Thank You, Movable Type
Just a thought from 1 April 2004 about Geek.
I remember when the web wasn't powered by Movable Type. Those were quaint, sepiatoned days, when we had to walk to the web server in the snow, uphill both ways. Ah, the good ol' days.
No, fuck that. Those were the bad old days. Movable Type has taken over my web work, and I, for one, welcome our new Trott overlords.
As a freelancer in the web before Movable Type, I got paid to make sites for clients. And make, I would. And I'd send them off into the world with a shiny new site made of html and attitude. And they'd come sailing right back every time they wanted to change something.
Can you imagine? "We want to add a little text. Here's a Word file." "We want to make the blue a little less blue, you know?" "When I click here, it should do that thing, you know, with the stuff?"
They kept coming back like herpes. It was hell.
Nowadays I can set up Movable Type, create templates, teach the client the joys of the REBUILD SITE button, and send them off in total control of their site. Well, mostly in control, anyway.
And the best part is, Movable Type keeps getting better. With an active community of hackers and an open API, if you want MT to do something it doesn't do, chances are someone's already hacked it up to do just that.
Case in point: At the ol' dayjob, we added a news blog to cover the War on Iraq in October, 2002. We couldn't do this with our CMS, so I just installed MT and used it for the blog. It worked so well there, we added a bunch more blogs to the site over the next year.
Now we found ourselves with weblogs updating all over the site and no central place to see them all. Enter Stepan Riha, and his GlobalListings plugin, which let us create one centralized News Log Page which displays the last 10 posts made to the four main weblogs. Easy as pie.
I used Movable Type to solve another problem at work recently. In addition to AlterNet, I also work on our sister site, WireTap, where they wanted to create a hip little sub-site on the 2004 Election. I was able to whip it up in MT in days.
Sure, there's a weblog. But MT also made it easy to create a whole set of other content pages by adding new index templates and template modules. the best part is, I was able to set it up so that it would be easy to update any text on the site by the WireTap staff. For example, there's a template module called "About" that's just some about text. That about text is included in a bunch of pages on the site. If the editors want to change that text, all they have to do is edit the About template module and rebuild, and the new about text is all over the site in seconds.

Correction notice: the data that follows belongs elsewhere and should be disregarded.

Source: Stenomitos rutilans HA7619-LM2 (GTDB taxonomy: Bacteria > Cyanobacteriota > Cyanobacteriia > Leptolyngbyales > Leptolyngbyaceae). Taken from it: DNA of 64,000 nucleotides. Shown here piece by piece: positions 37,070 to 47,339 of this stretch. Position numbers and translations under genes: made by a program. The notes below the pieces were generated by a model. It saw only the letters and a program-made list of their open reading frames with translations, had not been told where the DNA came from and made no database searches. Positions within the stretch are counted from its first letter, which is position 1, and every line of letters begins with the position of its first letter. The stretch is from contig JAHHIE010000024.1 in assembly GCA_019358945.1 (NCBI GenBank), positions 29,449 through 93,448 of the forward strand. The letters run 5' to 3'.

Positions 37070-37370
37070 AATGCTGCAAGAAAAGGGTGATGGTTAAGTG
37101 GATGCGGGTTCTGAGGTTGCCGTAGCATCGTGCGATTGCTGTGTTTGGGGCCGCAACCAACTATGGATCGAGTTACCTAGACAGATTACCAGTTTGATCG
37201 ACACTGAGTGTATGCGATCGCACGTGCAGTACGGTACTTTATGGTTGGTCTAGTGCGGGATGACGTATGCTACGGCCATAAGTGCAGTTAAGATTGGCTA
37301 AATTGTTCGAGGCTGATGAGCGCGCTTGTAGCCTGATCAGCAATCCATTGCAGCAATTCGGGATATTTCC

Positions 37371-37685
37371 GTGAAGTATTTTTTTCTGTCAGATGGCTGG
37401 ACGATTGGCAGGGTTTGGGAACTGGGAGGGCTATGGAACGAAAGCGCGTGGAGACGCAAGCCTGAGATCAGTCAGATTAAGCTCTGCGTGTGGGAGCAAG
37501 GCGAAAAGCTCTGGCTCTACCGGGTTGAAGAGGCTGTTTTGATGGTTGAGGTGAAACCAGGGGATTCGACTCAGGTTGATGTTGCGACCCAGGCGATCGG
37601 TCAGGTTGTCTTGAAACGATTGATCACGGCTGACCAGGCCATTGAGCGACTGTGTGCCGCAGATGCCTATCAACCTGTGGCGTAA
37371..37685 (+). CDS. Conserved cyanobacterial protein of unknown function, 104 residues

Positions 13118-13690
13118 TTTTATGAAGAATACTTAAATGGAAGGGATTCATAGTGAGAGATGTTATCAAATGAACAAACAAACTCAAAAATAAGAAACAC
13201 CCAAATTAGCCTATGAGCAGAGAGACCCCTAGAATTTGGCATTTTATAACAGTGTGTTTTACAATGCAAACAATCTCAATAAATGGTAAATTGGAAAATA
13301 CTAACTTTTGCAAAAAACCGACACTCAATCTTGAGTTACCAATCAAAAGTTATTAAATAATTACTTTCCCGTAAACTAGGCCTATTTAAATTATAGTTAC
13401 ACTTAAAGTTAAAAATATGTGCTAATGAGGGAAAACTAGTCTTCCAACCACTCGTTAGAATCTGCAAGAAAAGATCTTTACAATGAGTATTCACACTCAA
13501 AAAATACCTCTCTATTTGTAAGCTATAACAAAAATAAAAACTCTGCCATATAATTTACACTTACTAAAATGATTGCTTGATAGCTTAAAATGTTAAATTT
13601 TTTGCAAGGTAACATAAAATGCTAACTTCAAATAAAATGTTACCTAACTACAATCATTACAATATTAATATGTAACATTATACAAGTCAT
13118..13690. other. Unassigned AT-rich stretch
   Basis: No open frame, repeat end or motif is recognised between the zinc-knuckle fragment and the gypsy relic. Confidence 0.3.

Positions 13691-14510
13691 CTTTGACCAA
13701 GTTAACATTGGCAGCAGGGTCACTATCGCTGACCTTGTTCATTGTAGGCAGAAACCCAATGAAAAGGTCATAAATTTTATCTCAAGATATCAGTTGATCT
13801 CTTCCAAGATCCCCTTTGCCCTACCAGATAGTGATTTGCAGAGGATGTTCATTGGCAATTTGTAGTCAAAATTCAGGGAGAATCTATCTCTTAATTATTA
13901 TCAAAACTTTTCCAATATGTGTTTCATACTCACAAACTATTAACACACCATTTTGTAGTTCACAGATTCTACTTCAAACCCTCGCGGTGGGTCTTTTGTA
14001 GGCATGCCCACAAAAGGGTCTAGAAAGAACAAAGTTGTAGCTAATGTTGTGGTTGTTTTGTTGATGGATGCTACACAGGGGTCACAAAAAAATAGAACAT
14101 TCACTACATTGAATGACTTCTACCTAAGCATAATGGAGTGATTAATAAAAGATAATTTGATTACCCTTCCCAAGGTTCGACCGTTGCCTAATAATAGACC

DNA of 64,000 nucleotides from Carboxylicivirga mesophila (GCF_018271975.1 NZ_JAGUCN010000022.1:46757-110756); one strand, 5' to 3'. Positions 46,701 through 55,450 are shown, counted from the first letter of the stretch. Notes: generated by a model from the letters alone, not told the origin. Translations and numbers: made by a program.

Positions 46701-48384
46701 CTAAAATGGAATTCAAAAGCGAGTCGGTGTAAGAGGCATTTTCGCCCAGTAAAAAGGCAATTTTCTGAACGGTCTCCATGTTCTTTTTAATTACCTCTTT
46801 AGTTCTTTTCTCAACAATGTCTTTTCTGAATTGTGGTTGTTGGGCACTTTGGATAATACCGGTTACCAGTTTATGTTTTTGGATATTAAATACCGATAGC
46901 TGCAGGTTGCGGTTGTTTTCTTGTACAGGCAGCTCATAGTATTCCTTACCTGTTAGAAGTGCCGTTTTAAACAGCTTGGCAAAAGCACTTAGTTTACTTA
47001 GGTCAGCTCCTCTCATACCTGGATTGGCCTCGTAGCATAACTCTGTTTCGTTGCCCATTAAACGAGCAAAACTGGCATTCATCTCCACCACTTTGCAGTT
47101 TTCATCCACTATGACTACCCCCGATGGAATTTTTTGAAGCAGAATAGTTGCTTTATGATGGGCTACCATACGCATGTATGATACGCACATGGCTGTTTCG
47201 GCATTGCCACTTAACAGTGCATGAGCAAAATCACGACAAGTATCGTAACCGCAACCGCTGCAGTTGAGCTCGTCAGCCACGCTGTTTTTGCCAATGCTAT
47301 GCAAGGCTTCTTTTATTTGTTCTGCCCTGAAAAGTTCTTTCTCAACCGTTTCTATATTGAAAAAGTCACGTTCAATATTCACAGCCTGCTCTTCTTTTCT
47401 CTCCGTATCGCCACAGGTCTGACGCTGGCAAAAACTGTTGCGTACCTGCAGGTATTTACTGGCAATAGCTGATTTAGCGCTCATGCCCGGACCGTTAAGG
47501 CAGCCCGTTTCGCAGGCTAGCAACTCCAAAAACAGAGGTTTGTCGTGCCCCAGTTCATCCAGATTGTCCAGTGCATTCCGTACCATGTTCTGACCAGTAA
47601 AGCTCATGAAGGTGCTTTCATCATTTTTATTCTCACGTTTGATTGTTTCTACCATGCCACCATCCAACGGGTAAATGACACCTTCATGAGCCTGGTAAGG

To the geeks in the crowd, this is not rocket science, I know. But it sure does beat the previous way of doing things ("When you get a chance, could you change this to that on these pages?"). I set up the templates, and they do the rest.
In my off hours, I started a photo site in January using Movable Type, and it's set up so that all I have to do is upload an image and make a post and the rest is taken care of, thanks to MT and Brad Choate's marvelous MTEbmedImage. The plugin can whip up as many thumbnails as I want, in any shape. That's how I'm including a small, square version of the current Ephemera image here on the Powazek.com homepage.
The photos in Ephemera each have a small comment thread, using the built-in MT comment feature. But because the comment threads are spread out all over the site, it became difficult for me to monitor them all. (Yes, MT can be set to email all new comments to you, but I have inbox issues.) So all I had to do was create a new index template, throw in some of MT's own tags (no plugins needed), and I had a page that displays the last 20 comments, newest to oldest. How cool is that?
And, oh yeah, Movable Type is free for individuals and nonprofits.
So thanks, Movable Type. It's a better web with you in it.
This section is called Just a Thought. It's a blog where I post little pieces of what I'm thinking about at the moment. This page is an individual entry called “Thank You, Movable Type” that I wrote on 1 April 2004.
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Working the web since 1995, Derek Powazek is the creator of many award-winning websites, a couple of which still exist. Derek is the cofounder of JPG Magazine and the CCO of 8020 Publishing. Derek lives in San Francisco with his wife, two nutty Chihuahuas, a grumpy cat, and a house full of plants named Fred. More »
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